Aside from the struggles students are facing with technology, grades, mental health, and isolation, students are also struggling to reach out to teachers. Multiple students reported a lack of communication between teachers and students. As emails are being sent out to teachers awaiting a response or action, it seems as though some students are not getting emails back. 

An anonymous student stated, “I have been struggling a lot with remote learning, I finally had the courage to email my teachers for help after a rough mental week. I emailed my teacher to inform her that I completed my two essays and she never responded nor put in the grade.” Frustrated and eager to maintain a good grade, this student did acknowledge that the teacher may be busy but the longer they wait the more anxious and stressed they feel about their grades. 

“If we have shorter days of school shouldn’t teachers be faster at responding to emails or at least have more time to at least help students rather than 50-minute classes?” the student asks as they still wait for a response. Besides a lack of communication, students have also been reporting the lack of social interaction they have had and how that has affected them. In this generation, it is considered normal for teenagers to go out and socialize with friends constantly, but what happens when they no longer can? Several students, including Pablo Maldonado, a junior at Eaglecrest, have stated that it is more difficult for them to not be able to see their friends and family.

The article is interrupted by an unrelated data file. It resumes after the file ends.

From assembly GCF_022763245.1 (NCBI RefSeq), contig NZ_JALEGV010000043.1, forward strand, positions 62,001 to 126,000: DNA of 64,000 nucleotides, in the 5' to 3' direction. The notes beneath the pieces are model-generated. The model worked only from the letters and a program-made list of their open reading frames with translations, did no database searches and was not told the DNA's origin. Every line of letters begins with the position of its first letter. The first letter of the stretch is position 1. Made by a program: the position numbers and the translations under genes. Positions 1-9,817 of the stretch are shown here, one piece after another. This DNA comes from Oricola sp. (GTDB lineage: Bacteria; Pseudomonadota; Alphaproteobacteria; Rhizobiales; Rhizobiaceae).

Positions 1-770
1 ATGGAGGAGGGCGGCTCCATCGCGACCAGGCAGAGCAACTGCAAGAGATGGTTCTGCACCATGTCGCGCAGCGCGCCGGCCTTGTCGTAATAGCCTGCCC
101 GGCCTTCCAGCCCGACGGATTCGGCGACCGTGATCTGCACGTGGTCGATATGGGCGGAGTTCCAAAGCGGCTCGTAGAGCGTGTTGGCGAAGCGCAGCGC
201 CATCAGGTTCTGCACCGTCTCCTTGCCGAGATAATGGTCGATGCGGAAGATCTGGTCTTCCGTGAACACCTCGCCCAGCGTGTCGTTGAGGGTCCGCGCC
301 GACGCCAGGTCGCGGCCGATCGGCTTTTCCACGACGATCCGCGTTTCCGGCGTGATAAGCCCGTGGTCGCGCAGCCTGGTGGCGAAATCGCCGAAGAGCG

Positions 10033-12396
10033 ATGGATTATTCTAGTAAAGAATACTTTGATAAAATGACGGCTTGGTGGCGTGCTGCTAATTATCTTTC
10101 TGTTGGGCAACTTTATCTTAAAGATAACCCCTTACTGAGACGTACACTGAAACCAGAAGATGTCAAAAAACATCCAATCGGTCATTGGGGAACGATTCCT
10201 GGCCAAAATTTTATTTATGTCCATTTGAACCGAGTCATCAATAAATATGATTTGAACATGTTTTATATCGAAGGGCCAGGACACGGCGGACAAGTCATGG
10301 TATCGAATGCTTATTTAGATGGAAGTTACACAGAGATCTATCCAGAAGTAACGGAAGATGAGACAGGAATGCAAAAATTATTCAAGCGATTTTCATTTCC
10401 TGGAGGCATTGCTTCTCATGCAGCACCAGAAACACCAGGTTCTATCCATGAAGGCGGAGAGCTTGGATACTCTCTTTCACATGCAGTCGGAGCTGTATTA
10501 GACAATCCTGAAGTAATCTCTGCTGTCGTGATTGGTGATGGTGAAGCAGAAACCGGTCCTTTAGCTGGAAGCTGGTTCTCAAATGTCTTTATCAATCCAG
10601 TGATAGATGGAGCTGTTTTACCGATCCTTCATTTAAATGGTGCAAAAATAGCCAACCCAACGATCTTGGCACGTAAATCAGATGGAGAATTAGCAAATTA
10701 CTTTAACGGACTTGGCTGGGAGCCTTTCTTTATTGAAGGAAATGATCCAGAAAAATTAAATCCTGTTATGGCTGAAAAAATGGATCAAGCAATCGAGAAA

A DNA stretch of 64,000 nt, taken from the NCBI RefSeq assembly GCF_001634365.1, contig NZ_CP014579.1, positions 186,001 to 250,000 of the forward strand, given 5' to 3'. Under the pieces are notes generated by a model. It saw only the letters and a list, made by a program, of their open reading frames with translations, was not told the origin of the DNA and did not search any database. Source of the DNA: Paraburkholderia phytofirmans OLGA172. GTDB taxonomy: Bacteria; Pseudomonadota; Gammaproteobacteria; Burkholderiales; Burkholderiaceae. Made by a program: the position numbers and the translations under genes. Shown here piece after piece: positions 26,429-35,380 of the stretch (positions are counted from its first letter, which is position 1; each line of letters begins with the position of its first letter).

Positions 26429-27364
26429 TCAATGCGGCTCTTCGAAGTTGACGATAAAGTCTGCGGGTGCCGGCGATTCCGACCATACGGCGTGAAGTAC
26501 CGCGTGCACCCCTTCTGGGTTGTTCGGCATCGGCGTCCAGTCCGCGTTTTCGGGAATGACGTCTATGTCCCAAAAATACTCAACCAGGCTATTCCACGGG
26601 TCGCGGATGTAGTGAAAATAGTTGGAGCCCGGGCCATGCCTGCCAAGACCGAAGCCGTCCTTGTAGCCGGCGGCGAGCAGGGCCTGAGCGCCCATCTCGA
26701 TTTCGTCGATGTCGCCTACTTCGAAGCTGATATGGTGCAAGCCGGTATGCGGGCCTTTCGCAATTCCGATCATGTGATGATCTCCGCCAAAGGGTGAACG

“Not seeing people I care about and staying home all the time already in a not healthy environment definitely made my mental health worse,” Pablo stated. With Eaglecrest being such a diverse community, there are definitely personal challenges that come with remote learning including different household situations.

Social interaction is now so different as we keep our distance. (Cambridge Independent)

As we move forward with remote learning until further notice, students strive and hope to see it develop in a positive way. A way to which communication with teachers grows stronger, allowing stress levels and high expectations set on students decreases with the help of teachers, giving feedback. With these positive developments, mental health should, in theory, improve across the board in high school students. Serious mental health issues in students get pushed under the rug daily. Bringing attention to this issue, listening to one another, and most importantly, talking about how you are feeling contributes to these positive developments in student academics during this pandemic.


Karina Gofshteyn contributed to this article